> set of cells in effect by the start column so that the sorted list can 
> easily be searched for the next free slot by examining each cell in 
> effect at most once per row. Note that keeping track of the extent of 
> each cell in effect makes it unnecessary to keep track of overall y_max. 
> (My algorithm works without actually instantiating a data structure for 
> the slot grid, so memory requirements are relative to the number of 
> cells in effect and to the number of elements that have caused columns 
> to be established and not to the number of slots in the table.)

That's a fine implementation of the algorithm in the spec.

> I notice that, unlike discussed previously, the table model does not 
> make it an error if a column or row does not have any cells starting on 
> it.

This is now an error.

> Also, having x_max grow over what was established by explicit 
> columns is not an error. Nor are ragged tables in any way shunned 
> (except when there are empty explicit columns).

Should these be made errors?

On Sun, 15 Jul 2007, Simon Pieters wrote:
> Shouldn't the <col> element be allowed as child of the <table> element for the
> same reason <tr> is (i.e., for compat with XHTML 1.0 and for ease of authoring
> in the XML or DOM case)?

(replied as part of the previous e-mail)

On Tue, 19 Jun 2007, Lachlan Hunt wrote:
> Ian Hickson wrote:
> > On Sat, 24 Feb 2007, Keryx Web wrote:
> > > - A table within a table cell (Has this ever been used for anything 
> > > but layout?)
> > 
> > There are valid uses of that, though they are rare.
> Really?  What are they?

Consider a table for a roleplaying game where the table is giving 
information about various locations. One of the columns could be "local 
monsters" and the cell describing local monsters would quite plausibly 
itself contain tables with the stats of the various monsters at that 

On Tue, 29 Aug 2006, Henri Sivonen wrote:
> Should one expect HTML table row/column integrity to become an HTML5 
> conformance requirement?
> That is, will these tables be non-conforming:
> <table>
> <tr><td rowspan="2"></td></tr>
> </table>
> <table>
> <tr><td></td></tr>
> <tr><td></td><td></td></tr>
> </table>
> ?
> (This is something static document authors probably would prefer to have 
> flagged, and for dynamic document authors it isn't a particularly good 
> idea to leave the DOM in an incoherent state for prolonged times.)

The first of those is a table model error. The second is not. Is that ok?

On Fri, 27 Oct 2006, Lachlan Hunt wrote:
> >
> > I think cells extending (via colspan/rowspan) into columns or rows that
> > contain no cells other than extended cells should be at least a SHOULD NOT,
> > maybe a MUST NOT.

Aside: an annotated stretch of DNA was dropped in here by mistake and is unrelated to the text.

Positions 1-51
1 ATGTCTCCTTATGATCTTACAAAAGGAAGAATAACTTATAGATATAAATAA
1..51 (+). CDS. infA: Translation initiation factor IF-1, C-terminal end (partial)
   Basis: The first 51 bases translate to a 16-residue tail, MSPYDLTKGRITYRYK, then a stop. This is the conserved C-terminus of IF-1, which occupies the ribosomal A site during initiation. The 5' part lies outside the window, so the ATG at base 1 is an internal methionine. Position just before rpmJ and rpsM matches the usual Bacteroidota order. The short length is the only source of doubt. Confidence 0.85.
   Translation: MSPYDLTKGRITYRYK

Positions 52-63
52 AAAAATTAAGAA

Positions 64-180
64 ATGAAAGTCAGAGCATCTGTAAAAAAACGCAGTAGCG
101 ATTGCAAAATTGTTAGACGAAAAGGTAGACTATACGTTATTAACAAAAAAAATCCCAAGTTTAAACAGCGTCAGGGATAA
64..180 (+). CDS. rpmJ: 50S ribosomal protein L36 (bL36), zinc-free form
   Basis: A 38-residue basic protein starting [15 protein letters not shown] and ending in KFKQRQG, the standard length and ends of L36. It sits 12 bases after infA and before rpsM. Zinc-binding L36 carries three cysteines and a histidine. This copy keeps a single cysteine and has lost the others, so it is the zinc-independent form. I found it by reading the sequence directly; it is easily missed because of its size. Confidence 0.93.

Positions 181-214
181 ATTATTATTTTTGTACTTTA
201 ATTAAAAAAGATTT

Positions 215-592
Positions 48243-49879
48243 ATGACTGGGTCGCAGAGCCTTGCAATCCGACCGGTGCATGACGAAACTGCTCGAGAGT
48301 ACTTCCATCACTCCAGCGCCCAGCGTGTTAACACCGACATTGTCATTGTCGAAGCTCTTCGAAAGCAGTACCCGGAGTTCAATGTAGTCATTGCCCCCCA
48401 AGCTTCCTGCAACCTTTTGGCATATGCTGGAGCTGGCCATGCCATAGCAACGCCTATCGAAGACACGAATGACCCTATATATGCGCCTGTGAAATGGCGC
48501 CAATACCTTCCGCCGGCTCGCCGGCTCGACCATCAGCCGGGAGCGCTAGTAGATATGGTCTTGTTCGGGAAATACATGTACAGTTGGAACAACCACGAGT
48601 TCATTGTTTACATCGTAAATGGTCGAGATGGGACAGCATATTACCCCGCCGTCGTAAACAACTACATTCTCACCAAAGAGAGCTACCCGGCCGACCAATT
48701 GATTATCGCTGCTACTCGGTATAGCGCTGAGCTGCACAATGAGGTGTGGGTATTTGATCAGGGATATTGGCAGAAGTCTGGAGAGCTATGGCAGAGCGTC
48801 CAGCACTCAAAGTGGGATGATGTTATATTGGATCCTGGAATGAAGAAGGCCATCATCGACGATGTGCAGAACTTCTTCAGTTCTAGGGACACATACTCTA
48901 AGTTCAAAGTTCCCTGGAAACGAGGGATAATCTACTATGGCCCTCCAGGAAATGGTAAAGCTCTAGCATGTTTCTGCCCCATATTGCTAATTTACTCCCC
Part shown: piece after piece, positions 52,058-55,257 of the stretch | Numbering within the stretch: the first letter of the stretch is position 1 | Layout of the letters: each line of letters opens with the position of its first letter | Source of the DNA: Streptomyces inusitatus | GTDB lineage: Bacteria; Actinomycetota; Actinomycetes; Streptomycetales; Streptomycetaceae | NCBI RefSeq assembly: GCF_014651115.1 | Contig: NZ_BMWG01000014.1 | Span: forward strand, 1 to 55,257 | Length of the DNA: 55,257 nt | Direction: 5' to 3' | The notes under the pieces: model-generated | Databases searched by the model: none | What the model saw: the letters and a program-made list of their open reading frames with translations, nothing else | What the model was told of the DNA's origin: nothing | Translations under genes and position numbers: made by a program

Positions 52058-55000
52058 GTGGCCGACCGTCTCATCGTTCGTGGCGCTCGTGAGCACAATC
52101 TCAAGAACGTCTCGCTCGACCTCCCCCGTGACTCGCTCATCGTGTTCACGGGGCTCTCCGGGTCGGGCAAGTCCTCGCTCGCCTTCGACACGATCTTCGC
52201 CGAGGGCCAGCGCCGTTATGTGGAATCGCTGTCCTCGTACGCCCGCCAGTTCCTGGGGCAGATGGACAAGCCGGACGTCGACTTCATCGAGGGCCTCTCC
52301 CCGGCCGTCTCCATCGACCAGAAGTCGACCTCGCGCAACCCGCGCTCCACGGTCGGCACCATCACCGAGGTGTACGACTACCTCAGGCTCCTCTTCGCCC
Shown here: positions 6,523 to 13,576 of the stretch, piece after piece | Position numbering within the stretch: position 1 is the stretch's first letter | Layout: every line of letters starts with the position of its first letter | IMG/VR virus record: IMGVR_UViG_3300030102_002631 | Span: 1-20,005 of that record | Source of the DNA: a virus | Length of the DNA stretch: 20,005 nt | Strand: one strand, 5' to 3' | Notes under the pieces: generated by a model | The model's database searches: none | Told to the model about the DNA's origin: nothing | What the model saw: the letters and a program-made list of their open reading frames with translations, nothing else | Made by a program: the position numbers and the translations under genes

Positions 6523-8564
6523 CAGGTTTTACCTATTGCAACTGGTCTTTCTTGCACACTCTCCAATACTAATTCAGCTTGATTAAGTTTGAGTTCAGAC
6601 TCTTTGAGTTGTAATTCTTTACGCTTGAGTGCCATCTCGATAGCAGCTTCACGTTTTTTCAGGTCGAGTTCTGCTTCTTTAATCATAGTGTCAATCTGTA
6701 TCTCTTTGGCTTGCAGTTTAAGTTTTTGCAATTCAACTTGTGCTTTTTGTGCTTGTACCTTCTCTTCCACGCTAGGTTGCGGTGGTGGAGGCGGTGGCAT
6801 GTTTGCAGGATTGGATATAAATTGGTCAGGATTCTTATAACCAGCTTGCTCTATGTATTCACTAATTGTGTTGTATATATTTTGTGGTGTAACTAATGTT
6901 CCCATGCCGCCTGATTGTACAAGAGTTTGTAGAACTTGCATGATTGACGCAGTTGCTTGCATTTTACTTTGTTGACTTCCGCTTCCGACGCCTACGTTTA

> I don't think it should be a must not.  Here's a use case for where it's
> useful to span cells across multiple columns like that.
> Consider a online TV guide where columns represent the time and rows represent
> the channel.  The headers for the times could be split into half hour time
> slots, because most shows take up units of half an hours.  However, there are
> some programs that only take 5 or 10 minutes (e.g. lottery draws or short news
> breaks) and to allocate such programs a full half hour slot in the table
> wouldn't be very useful.  Consider this markup demonstrating this:
> http://software.hixie.ch/utilities/js/live-dom-viewer/?%3C%21DOCTYPE%20html%3E%0A%3Chtml%3E%0A%3Chead%3E%0A%3Cmeta%20http-equiv%3D%22Content-Type%22%20content%3D%22text/html%3B%20charset%3Dutf-8%22%3E%0A%3Ctitle%3ETable%20Cells%3C/title%3E%0A%3Cstyle%3E%0A%09col%20%7B%20width%3A%205em%3B%20%7D%0A%09table%2C%20td%2C%20th%20%7B%20border%3A%201px%20solid%20black%3B%20border-collapse%3A%20collapse%3B%20%7D%0A%3C/style%3E%0A%3C/head%3E%0A%3Cbody%3E%0A%0A%3Ctable%3E%0A%09%3Ccol%3E%0A%09%3Ccol%3E%0A%09%3Ccol%3E%0A%09%3Ccol%3E%0A%09%3Ccol%3E%0A%09%3Ccol%3E%0A%09%3Ccol%3E%0A%09%3Ccol%3E%0A%09%3Ccol%3E%0A%09%3Ccol%3E%0A%09%3Ccol%3E%0A%09%3Ccol%3E%0A%3Cthead%3E%0A%09%3Ctr%3E%0A%09%09%3Cth%3E%3C/th%3E%0A%09%09%3Cth%20colspan%3D%226%22%3E20%3A00%3C/th%3E%0A%09%09%3Cth%20colspan%3D%226%22%3E20%3A30%3C/th%3E%0A%09%3C/tr%3E%0A%3C/thead%3E%0A%3Ctbody%3E%0A%09%3Ctr%3E%0A%09%09%3Cth%20scope%3D%22row%22%3EChannel%201%3C/th%3E%0A%09%09%3Ctd%20colspan%3D%225%22%3E20%3A00%20-%2025%20minute%20program%3C/td%3E%0A%09%09%3Ctd%20colspan%3D%221%22%3E20%3A25%20-%205%20minute%20program%3C/td%3E%0A%09%09%3Ctd%20colspan%3D%226%22%3E20%3A30%20-%2030%20minute%20program%3C/td%3E%0A%09%3C/tr%3E%0A%09%3Ctr%3E%0A%09%09%3Cth%20scope%3D%22row%22%3EChannel%202%3C/th%3E%0A%09%09%3Ctd%20colspan%3D%226%22%3E20%3A00%20-%2030%20minute%20program%3C/td%3E%0A%09%09%3Ctd%20colspan%3D%226%22%3E20%3A30%20-%2030%20minute%20program%3C/td%3E%0A%09%3C/tr%3E%0A%09%3Ctr%3E%0A%09%09%3Cth%20scope%3D%22row%22%3EChannel%203%3C/th%3E%0A%09%09%3Ctd%20colspan%3D%2210%22%3E20%3A00%20-%2050%20minute%20program%3C/td%3E%0A%09%09%3Ctd%20colspan%3D%222%22%3E20%3A50%20-%2010%20minute%20program%3C/td%3E%0A%09%3C/tr%3E%0A%3C/tbody%3E%0A%3C/table%3E%0A%0A%3C/body%3E%0A%3C/html%3E%0A

The horrible lack of interop on this table is a bit worrying.

(I also think this table would be really confusing to a screen reader.)

I'm not sure about this case. Is it really a table?

> > headers="" will have a MUST requirement to point to TH elements in the 
> > same table, and will probably only be allowed on TDs.